53. The security device as claimed in claim 52, wherein the varying characteristic is stem width.

54. The security device as claimed in claim 52, wherein the varying characteristic is font.

55. The security device as claimed in claim 52, wherein the varying characteristic is density or thickness of the material forming the indicia.

56. The security device as claimed in claim 52, wherein the varying characteristic is colour.

57. The security device as claimed in claim 41, wherein the second indicia are visually discernable to the human eye.

58. The security device as claimed in claim 41, wherein the first and/or second indicia comprise alphanumerics.

59. The security device as claimed in claim 41, wherein the first and/or second indicia comprise pictorial elements or symbols.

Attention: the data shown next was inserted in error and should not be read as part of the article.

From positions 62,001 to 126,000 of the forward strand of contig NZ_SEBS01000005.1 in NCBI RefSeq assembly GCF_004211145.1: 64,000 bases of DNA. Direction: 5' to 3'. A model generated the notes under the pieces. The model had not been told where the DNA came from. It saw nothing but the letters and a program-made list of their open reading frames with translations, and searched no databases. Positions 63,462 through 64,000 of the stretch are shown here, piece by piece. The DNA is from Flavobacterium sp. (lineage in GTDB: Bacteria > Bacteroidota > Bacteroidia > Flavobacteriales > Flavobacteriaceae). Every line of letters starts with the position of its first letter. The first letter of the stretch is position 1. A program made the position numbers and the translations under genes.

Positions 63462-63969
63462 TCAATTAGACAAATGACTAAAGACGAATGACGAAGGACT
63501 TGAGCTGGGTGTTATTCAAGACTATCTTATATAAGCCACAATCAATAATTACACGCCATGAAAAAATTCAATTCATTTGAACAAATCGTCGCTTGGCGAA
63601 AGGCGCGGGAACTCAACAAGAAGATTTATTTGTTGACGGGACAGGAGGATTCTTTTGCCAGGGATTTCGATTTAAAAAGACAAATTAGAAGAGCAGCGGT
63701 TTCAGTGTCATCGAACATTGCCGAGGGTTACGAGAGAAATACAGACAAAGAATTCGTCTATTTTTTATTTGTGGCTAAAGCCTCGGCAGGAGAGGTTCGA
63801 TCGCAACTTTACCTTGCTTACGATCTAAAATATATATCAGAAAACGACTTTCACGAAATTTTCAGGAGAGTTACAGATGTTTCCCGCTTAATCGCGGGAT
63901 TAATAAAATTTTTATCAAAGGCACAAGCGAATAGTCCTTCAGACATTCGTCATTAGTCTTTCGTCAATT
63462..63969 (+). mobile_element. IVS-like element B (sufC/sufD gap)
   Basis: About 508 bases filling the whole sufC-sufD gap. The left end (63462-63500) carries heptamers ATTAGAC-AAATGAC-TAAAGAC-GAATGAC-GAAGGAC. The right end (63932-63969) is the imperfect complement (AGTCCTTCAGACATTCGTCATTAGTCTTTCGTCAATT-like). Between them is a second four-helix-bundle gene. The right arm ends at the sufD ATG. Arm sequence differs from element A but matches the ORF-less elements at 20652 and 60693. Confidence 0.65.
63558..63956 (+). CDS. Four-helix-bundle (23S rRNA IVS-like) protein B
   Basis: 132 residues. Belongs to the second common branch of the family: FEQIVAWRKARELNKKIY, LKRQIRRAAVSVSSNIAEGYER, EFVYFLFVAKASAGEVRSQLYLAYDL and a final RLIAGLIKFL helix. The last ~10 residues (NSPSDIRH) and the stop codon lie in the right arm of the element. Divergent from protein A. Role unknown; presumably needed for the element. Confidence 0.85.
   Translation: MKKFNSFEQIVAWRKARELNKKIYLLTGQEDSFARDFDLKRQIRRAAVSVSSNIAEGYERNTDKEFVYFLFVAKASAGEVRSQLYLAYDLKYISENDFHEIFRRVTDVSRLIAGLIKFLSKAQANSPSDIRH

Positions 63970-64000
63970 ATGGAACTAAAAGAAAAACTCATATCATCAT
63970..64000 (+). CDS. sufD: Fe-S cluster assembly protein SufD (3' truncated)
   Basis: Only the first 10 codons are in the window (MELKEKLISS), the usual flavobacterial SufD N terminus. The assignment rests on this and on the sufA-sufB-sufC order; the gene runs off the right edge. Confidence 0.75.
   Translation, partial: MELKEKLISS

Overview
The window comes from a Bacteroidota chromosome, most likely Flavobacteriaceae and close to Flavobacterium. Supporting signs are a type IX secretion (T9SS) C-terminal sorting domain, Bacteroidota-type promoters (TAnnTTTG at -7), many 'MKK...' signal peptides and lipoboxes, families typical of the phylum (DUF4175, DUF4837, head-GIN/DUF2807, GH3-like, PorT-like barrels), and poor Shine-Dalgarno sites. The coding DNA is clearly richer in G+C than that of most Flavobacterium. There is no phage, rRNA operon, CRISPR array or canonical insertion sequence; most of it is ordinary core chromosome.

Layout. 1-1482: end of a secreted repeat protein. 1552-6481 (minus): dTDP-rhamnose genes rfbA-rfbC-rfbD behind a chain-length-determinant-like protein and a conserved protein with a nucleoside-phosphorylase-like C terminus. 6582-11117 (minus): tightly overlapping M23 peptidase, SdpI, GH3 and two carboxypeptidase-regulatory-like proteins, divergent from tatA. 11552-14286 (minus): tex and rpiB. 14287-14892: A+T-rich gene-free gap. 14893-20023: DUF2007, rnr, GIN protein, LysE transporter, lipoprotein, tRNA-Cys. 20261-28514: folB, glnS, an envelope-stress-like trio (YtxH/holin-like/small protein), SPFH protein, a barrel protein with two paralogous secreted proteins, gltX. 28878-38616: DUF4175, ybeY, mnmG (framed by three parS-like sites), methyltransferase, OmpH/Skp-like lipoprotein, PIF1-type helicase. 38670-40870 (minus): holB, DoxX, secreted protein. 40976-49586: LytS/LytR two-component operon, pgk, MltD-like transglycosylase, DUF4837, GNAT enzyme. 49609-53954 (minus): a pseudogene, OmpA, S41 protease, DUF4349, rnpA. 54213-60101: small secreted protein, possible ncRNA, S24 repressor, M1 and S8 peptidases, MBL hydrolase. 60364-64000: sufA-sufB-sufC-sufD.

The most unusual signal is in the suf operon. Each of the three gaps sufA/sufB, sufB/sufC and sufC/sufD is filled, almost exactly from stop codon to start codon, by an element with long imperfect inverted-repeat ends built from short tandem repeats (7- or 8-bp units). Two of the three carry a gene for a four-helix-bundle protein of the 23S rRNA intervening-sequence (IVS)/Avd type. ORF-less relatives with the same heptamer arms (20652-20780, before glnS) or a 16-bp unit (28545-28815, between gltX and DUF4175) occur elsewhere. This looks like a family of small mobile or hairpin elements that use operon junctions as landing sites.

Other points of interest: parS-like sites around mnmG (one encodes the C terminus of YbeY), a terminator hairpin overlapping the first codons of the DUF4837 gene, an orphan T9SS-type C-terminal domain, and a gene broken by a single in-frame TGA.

60. The security device as claimed in claim 41, wherein the first and second indicia comprise the same visual information.

61. The security device as claimed in claim 41, wherein the indicia are formed using printing ink.

62. The security device as claimed in claim 41, wherein the indicia are formed using a metallic or metal effect printing ink.

63. The security device as claimed in claim 41, wherein the indicia are defined by metal deposits.

64. The security device as claimed in claim 63, wherein the indicia are formed from regions of reduced metal thickness in a metallised layer.

65. The security device as claimed in claim 41, wherein the size of the larger indicia varies.

66. The security device as claimed in claim 41, wherein the size of the smaller indicia varies.

67. The security device as claimed in claim 65, wherein the sizes of both the smaller and the larger indicia vary.